June 19, 2018, Jamestown, VA-
After a lovely visit, yesterday evening, with one of Penny’s second cousins, I meandered through the interior of Maryland’s Western Shore and spent the night in the regional commercial hub of Lexington Park. This morning, after enjoying a breakfast sandwich at Donut Connection, I headed towards the southern tip of St. Marys County, a spot called Cape Lookout. It turns out to be a private community, called Scotland Beach. Nevertheless, there was a small turnaround area, where the residents look the other way, while a visitor takes a photo or two.
Point Lookout also has a state park, which I am sure is lovely, but it is cash only, so I headed back towards the town of St. Marys, which was Maryland’s first capital, in provincial days.
Point Lookout was a Prisoner of War camp, for captured Confederate soldiers, between 1862-65. A memorial to those who died whilst incarcerated, stands just north of the state park. Although I have no sympathy for slaveholders, these were soldiers, and I paid my respects.
St. Marys is a lovely town, along the river of the same name. I stuck to the highway, as a bridge with hideous traffic was between here and Jamestown, and I wanted to get there by 1 PM, at the latest.
These scenes were taken across from the entrance to St. Marys College.
After spending forty minutes on the aforementioned bridge, and nearly being rammed by a vehicle whose driver was busy texting, whilst going 40 miles an hour, in bumper to bumper traffic, I enjoyed a rather pleasant drive through Virginia’s Upper Tidewater, and got to Jamestown around 12:40.
The entrance to Jamestown National Historic Park has 50 plaques, describing how each state came to enter the Union.
The Great Hall has several exhibits that detail Jamestown’s three early communities: The Powhatan Nation, long-established here, when the settlers arrived; the English settlers, who began to arrive in 1607 and slaves brought from Angola, southern Africa, beginning in 1619. There are examples of the homes and daily lives of each group, in various sections of the Great Hall.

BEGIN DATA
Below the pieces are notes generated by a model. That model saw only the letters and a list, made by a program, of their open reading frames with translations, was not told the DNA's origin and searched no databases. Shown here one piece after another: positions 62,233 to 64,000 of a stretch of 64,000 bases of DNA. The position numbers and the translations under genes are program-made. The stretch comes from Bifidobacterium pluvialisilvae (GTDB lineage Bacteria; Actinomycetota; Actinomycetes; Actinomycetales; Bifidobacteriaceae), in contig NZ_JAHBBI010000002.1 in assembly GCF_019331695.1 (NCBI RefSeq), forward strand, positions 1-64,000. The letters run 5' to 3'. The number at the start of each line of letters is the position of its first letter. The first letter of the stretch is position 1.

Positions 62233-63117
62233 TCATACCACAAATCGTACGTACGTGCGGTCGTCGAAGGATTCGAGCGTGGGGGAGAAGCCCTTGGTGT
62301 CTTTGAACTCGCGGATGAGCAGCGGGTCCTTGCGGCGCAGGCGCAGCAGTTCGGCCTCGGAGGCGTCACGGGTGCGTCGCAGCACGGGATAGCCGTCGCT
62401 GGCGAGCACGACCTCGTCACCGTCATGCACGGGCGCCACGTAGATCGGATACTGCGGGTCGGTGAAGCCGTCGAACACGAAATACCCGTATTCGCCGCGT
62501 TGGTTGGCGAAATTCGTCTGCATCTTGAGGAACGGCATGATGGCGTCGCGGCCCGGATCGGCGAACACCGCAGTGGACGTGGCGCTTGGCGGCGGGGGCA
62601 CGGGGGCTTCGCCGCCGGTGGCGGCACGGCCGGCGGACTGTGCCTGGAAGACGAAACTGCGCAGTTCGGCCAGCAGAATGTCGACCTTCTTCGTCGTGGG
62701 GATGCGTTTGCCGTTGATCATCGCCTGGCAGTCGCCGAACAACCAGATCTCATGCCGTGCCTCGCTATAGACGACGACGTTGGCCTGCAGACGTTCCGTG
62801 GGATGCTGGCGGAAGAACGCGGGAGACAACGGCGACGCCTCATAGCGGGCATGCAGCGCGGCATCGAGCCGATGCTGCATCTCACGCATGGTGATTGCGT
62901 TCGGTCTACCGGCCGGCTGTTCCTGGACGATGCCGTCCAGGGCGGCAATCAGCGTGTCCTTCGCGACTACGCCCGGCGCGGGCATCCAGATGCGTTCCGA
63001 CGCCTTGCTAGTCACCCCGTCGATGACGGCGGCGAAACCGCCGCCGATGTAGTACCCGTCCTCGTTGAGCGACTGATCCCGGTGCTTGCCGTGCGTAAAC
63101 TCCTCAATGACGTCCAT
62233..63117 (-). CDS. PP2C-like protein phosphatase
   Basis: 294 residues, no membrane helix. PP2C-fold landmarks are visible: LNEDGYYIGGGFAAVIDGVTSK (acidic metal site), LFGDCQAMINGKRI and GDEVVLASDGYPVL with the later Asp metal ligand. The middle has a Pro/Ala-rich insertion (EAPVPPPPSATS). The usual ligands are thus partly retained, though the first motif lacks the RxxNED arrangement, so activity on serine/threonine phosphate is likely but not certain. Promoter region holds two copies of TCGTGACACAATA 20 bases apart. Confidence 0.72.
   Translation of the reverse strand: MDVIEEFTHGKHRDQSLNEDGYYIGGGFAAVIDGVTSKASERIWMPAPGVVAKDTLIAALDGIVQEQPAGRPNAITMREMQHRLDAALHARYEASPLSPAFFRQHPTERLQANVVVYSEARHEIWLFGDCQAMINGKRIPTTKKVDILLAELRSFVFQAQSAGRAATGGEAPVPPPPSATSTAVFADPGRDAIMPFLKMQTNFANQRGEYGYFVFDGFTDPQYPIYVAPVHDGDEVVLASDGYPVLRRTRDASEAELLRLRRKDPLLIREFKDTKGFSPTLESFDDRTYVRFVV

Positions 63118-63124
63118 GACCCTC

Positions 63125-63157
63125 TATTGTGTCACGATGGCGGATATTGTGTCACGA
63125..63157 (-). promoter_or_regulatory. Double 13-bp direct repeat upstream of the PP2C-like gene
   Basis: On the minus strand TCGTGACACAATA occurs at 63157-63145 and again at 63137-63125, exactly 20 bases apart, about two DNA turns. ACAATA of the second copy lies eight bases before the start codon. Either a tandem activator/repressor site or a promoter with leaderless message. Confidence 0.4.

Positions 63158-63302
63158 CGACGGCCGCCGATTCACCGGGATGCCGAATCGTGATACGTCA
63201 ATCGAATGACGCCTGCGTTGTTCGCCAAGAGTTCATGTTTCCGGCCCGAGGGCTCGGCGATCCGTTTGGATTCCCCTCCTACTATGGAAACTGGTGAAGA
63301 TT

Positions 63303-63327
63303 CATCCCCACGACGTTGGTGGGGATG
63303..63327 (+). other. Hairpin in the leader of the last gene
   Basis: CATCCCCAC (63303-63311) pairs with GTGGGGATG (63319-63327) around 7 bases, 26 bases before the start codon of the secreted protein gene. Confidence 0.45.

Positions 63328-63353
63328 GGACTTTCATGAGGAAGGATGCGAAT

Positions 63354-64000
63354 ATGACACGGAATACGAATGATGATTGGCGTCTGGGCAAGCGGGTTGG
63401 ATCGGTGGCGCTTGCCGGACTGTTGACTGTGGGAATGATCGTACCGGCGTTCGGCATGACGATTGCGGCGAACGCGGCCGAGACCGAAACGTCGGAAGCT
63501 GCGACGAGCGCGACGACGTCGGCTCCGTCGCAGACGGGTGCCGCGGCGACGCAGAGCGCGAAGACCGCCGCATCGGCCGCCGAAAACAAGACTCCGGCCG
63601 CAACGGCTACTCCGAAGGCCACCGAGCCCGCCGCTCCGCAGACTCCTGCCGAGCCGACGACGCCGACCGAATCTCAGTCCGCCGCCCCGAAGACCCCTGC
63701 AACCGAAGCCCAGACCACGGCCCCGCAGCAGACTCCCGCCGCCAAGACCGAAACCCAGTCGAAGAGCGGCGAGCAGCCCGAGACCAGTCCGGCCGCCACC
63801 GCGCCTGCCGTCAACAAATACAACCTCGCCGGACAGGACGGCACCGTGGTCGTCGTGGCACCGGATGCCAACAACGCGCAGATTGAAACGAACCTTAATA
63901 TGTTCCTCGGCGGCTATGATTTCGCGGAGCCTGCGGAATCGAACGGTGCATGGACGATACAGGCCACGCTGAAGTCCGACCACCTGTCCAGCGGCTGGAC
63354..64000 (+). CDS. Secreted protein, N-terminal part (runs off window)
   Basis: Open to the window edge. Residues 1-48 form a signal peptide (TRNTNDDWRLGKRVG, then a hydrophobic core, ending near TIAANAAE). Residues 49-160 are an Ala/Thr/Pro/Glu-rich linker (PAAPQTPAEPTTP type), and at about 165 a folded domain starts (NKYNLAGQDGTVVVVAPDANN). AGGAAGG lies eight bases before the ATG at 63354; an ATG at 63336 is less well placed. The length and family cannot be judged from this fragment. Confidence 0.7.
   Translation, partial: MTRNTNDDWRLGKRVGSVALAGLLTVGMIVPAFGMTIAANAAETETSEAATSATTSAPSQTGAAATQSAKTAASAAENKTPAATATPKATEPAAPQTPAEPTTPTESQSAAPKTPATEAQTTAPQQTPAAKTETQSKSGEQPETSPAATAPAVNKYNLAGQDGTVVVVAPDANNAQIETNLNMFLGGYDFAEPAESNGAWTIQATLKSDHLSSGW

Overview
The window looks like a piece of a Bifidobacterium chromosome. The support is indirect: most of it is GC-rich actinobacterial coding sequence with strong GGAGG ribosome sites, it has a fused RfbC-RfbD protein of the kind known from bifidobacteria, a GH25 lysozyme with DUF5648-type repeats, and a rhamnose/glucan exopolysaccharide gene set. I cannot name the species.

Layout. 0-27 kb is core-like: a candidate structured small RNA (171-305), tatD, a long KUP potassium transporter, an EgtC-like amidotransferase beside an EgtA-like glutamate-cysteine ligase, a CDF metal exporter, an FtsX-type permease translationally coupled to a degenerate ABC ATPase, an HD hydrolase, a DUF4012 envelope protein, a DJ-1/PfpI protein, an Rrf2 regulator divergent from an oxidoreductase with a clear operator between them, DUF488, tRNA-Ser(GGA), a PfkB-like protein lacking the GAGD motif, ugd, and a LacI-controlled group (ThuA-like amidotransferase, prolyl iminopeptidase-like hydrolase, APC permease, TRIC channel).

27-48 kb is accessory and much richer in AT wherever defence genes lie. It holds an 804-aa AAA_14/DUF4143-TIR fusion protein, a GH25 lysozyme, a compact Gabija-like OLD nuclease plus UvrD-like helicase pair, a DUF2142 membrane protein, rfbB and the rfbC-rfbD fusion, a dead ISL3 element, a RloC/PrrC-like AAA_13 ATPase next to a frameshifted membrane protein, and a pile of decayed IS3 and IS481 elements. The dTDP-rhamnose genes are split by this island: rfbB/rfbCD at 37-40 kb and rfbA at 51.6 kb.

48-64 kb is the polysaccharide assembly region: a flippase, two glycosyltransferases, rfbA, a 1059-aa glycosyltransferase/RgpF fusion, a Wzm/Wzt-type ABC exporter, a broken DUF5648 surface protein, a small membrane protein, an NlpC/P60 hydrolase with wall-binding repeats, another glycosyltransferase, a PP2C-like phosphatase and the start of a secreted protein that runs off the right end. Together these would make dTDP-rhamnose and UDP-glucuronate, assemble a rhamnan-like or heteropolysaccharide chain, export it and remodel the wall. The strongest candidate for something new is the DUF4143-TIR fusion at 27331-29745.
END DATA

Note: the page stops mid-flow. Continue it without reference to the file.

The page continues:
The first section describes the lives of the Powhatan and their neighbours. The house below is a typical Powhatan home of that period.
This is the inside of an early English hut in James Fort, as replicated in the Great Hall.
Model of ship used to transport goods and people, along the coast.
Once outside the Great Hall, it was time to get a sense of how the actual settlement looked. Discovery Tower is the last remaining structure from the days when Jamestown was Virginia’s capital. It was a church tower.
Visitors to frontier towns, up and down the North American coast. faced piked fences around the fortified villages.Cannons were posted at various points along the wall’s mezzanine. Spanish, as well as Indian, raids were a constant concern at Jamestown, as were attacks by pirates.
The thatching that was common, across the British Isles, became common in the early English settlements as well.
I visited several of the buildings. This is the interior of the community church. Unlike the later colonies in New England, Jamestown pledged fealty to the Anglican Church.
Here is the supply wall of the guard house. Guards manned this fort, 24/7.
Here is the storehouse for the village.
These bells were rung by the guards, to alert settlers of danger.
In the Governor’s House, the governor’s manservant slept near the front door.
This was the Governor’s home office.
The Governor had some privacy in his sleeping area.
With my self-guided tour of James Fort complete, I walked towards the James River front. A replica of an early dugout canoe lay above the shore.
The Susan Constant is a replica of the largest of a small fleet of ships which sailed between Jamestown and England.
Imagine yourself manning this crow’s nest!
Here is a typical bunk for a crew member on any of the fleet’s ships.
As this grate indicates, humans worked in a hold, under the main deck.
Here is what lies below deck. Yes, it was hot down there.
As it was getting close to closing time, I headed towards Powhatan Village.
Here is the interior of the Council House.
A more typical family house is below. It appears this dwelling was the home of a prominent village elder.
This is the ceremonial circle. The posts represent the guardian spirits of the village.
The staff was leaving, so I was as well. I stopped for a view of the James River, just outside the park.
Like any replica of life in the mists of history, Jamestown is constantly evolving as archaeologists unearth more evidence from the dig site, a short distance to the north.
So, I checked off another place missed during our 2007 trip. I’m sure even more discoveries would await, were I to return some years from now. For now, I am headed to Williamsburg, for the night, and Yorktown, tomorrow morning.